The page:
Moreover, albas are too vulnerable to fight against the power. Those who have a job that is not a job do not have a cause to fight for their work. Not a lot of people fight to maintain a temporary status from which they will one day break out.

Are There People Who Would Fight for Work, Not A Job?

Large conglomerates in Korea try not to engage in illegal acts. But their franchises do not comply with responsibilities designated by the labor laws. If issues such as overdue wages or violation of the minimum wage arise, large conglomerates take a step back, saying that the responsibility is on franchise operators. Also, most franchise stores are small and not obliged to pay nighttime and holiday work allowances to employees, as the rule is applied to businesses with at least five employees.

In fact, most franchises are closely related to the head office. Sales from franchises is included in the sales of the head office. Workers wear a uniform of the brand, which is why customers recognize them as a part of the entire group.

<Why Is This Not A Job: Present & Future of Part Time Workers>, published in January. It explores the reality where albas are not recognized as a job.

In economics, the law of supply and demand applies in labor market. According to the theory, there should be few workers if wages, the price of labor markets, are low. But Korea’s labor market is always overcrowded even though wages are low. Workers who cannot maintain their livelihood without labor income exchange their time with minimum wages no matter how low they are. If they cannot afford their rent, transportation or communication, they willfully exchange their time with the minimum, or even lower wages.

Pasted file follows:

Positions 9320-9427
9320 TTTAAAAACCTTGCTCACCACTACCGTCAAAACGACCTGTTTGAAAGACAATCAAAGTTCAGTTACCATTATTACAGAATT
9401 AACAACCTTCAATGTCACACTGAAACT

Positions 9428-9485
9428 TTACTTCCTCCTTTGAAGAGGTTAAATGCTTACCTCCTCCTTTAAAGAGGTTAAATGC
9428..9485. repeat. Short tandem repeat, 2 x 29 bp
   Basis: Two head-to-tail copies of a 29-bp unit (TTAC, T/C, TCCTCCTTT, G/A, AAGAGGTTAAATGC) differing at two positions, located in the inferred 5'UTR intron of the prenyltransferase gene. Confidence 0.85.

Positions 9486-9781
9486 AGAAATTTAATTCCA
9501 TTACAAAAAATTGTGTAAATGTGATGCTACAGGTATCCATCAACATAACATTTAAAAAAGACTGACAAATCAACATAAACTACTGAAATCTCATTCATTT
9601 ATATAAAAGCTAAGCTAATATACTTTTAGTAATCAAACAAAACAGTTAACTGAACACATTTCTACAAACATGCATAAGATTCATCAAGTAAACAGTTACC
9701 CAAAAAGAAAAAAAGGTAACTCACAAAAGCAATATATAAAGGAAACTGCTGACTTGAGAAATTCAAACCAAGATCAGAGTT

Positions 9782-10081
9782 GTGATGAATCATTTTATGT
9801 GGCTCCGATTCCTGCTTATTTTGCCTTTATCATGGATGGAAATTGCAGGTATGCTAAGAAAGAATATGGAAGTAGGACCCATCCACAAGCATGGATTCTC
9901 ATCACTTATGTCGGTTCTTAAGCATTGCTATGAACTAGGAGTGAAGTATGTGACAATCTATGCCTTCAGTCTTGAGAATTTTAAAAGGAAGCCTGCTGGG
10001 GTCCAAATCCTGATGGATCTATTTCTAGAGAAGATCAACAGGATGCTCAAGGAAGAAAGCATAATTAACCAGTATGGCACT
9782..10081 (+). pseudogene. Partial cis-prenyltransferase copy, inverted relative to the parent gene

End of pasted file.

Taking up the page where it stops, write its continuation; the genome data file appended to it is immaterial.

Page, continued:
There are numerous factors that drive out workers to low-wage jobs. The number of stable jobs decreased. It takes longer for the youth to land a job as they should spend time and money to build impressive credentials on their resume. Older workers are laid off. Irregular workers cannot make ends meet with their income. Older citizens have not saved enough for their later life.

Economists would say it is because “the minimum wage is higher than the price where supply meets demand.” However, behind workers flocking to lower-than-minimum-wage jobs is the social structure where the number of jobs is decreasing, and technological changes are ever speeding up. This is how the ‘platform,’ a system that utilizes the unemployed, was born.

Platform Labor That Allows Pay Cuts

Recently, there was a controversy over zero-hour contracts in the UK. With a zero-hour contract, business owners pay wages to workers by hour without setting fixed work hours. McDonald’s is the company that utilizes this contract the most in the UK.

Most Korean franchises sign the same type of contract with workers. Korean business owners even took it to the next level. If their store is not that busy, they send workers home and cut their wages. Clearly, this is illegal.

However, technology and capital are driving this to the legal domain by giving birth to the so-called ‘platform labor.’ As smartphones have become ubiquitous, phone apps started organizing labor and connect workers with customers.

Platform businesses have jobless persons in queue at a station called ‘platform’ and send them away when a train called ‘work’ arrives. Deliveries are sent to 100 delivery persons on an app every second, and one of them gets the job.

If capital hired irregular workers for two years and alba workers for three to six months before abandoning them, platforms use workers by second. Alba labor was a mechanism to utilize the labor of the unemployed in various industries and maintain the franchise industry. Now, the platform industry utilizes time of everyone who is available for work and is a lot bigger than the franchise industry.

Platforms have workers in queue by second and utilize the time of everyone who can work. Image by Shutterstock